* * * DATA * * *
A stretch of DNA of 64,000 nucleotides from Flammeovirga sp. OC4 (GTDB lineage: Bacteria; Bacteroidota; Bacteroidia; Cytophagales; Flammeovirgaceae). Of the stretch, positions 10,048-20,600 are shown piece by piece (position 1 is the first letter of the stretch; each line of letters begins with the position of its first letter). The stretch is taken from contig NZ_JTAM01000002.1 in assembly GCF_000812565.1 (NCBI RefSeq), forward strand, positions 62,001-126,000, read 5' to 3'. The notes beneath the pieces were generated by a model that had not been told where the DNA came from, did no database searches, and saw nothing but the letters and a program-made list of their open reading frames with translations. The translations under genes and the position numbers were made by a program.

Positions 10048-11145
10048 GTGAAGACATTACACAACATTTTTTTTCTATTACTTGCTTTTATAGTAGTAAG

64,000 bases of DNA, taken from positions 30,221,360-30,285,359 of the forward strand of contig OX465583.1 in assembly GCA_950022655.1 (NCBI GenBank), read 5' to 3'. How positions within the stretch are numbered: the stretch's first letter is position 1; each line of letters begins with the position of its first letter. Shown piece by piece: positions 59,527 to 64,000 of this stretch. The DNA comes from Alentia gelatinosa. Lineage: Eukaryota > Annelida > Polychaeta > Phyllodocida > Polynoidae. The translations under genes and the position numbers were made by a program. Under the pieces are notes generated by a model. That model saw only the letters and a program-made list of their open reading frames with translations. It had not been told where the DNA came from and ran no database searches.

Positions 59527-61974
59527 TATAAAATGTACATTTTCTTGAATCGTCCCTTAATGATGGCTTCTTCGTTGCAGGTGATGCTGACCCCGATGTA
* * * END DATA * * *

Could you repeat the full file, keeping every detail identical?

A stretch of DNA of 64,000 nucleotides from Flammeovirga sp. OC4 (GTDB lineage: Bacteria; Bacteroidota; Bacteroidia; Cytophagales; Flammeovirgaceae). Of the stretch, positions 10,048-20,600 are shown piece by piece (position 1 is the first letter of the stretch; each line of letters begins with the position of its first letter). The stretch is taken from contig NZ_JTAM01000002.1 in assembly GCF_000812565.1 (NCBI RefSeq), forward strand, positions 62,001-126,000, read 5' to 3'. The notes beneath the pieces were generated by a model that had not been told where the DNA came from, did no database searches, and saw nothing but the letters and a program-made list of their open reading frames with translations. The translations under genes and the position numbers were made by a program.

Positions 10048-11145
10048 GTGAAGACATTACACAACATTTTTTTTCTATTACTTGCTTTTATAGTAGTAAG

64,000 bases of DNA, taken from positions 30,221,360-30,285,359 of the forward strand of contig OX465583.1 in assembly GCA_950022655.1 (NCBI GenBank), read 5' to 3'. How positions within the stretch are numbered: the stretch's first letter is position 1; each line of letters begins with the position of its first letter. Shown piece by piece: positions 59,527 to 64,000 of this stretch. The DNA comes from Alentia gelatinosa. Lineage: Eukaryota > Annelida > Polychaeta > Phyllodocida > Polynoidae. The translations under genes and the position numbers were made by a program. Under the pieces are notes generated by a model. That model saw only the letters and a program-made list of their open reading frames with translations. It had not been told where the DNA came from and ran no database searches.

Positions 59527-61974
59527 TATAAAATGTACATTTTCTTGAATCGTCCCTTAATGATGGCTTCTTCGTTGCAGGTGATGCTGACCCCGATGTA